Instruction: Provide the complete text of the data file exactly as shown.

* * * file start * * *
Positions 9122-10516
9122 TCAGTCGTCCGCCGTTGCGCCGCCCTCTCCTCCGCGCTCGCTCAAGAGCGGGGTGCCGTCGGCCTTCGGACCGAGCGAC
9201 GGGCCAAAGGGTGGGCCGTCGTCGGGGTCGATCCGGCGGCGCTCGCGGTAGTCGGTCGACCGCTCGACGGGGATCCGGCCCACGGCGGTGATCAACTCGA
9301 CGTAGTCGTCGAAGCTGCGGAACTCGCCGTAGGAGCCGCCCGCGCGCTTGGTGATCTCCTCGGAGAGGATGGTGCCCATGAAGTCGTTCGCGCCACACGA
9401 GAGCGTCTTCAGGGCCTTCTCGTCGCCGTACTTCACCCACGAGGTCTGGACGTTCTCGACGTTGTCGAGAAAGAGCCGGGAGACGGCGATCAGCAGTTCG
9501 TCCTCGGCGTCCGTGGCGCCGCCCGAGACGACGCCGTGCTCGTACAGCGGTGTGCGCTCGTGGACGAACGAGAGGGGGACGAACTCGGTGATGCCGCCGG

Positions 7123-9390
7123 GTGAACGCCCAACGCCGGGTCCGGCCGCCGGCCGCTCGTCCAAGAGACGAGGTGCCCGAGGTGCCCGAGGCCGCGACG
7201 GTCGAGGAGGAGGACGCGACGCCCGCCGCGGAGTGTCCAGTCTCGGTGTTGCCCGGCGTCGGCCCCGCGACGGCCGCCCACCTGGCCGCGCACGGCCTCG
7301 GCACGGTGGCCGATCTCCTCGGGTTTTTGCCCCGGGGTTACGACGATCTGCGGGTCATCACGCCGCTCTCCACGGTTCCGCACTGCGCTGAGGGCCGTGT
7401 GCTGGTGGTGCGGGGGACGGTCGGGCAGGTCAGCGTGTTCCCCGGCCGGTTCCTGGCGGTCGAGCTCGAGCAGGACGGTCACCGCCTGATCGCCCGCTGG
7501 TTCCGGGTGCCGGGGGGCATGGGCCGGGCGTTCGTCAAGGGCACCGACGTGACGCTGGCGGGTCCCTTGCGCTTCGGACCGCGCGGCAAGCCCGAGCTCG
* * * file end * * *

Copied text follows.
Positions 9122-10516
9122 TCAGTCGTCCGCCGTTGCGCCGCCCTCTCCTCCGCGCTCGCTCAAGAGCGGGGTGCCGTCGGCCTTCGGACCGAGCGAC
9201 GGGCCAAAGGGTGGGCCGTCGTCGGGGTCGATCCGGCGGCGCTCGCGGTAGTCGGTCGACCGCTCGACGGGGATCCGGCCCACGGCGGTGATCAACTCGA
9301 CGTAGTCGTCGAAGCTGCGGAACTCGCCGTAGGAGCCGCCCGCGCGCTTGGTGATCTCCTCGGAGAGGATGGTGCCCATGAAGTCGTTCGCGCCACACGA
9401 GAGCGTCTTCAGGGCCTTCTCGTCGCCGTACTTCACCCACGAGGTCTGGACGTTCTCGACGTTGTCGAGAAAGAGCCGGGAGACGGCGATCAGCAGTTCG
9501 TCCTCGGCGTCCGTGGCGCCGCCCGAGACGACGCCGTGCTCGTACAGCGGTGTGCGCTCGTGGACGAACGAGAGGGGGACGAACTCGGTGATGCCGCCGG

Positions 7123-9390
7123 GTGAACGCCCAACGCCGGGTCCGGCCGCCGGCCGCTCGTCCAAGAGACGAGGTGCCCGAGGTGCCCGAGGCCGCGACG
7201 GTCGAGGAGGAGGACGCGACGCCCGCCGCGGAGTGTCCAGTCTCGGTGTTGCCCGGCGTCGGCCCCGCGACGGCCGCCCACCTGGCCGCGCACGGCCTCG
7301 GCACGGTGGCCGATCTCCTCGGGTTTTTGCCCCGGGGTTACGACGATCTGCGGGTCATCACGCCGCTCTCCACGGTTCCGCACTGCGCTGAGGGCCGTGT
7401 GCTGGTGGTGCGGGGGACGGTCGGGCAGGTCAGCGTGTTCCCCGGCCGGTTCCTGGCGGTCGAGCTCGAGCAGGACGGTCACCGCCTGATCGCCCGCTGG
7501 TTCCGGGTGCCGGGGGGCATGGGCCGGGCGTTCGTCAAGGGCACCGACGTGACGCTGGCGGGTCCCTTGCGCTTCGGACCGCGCGGCAAGCCCGAGCTCG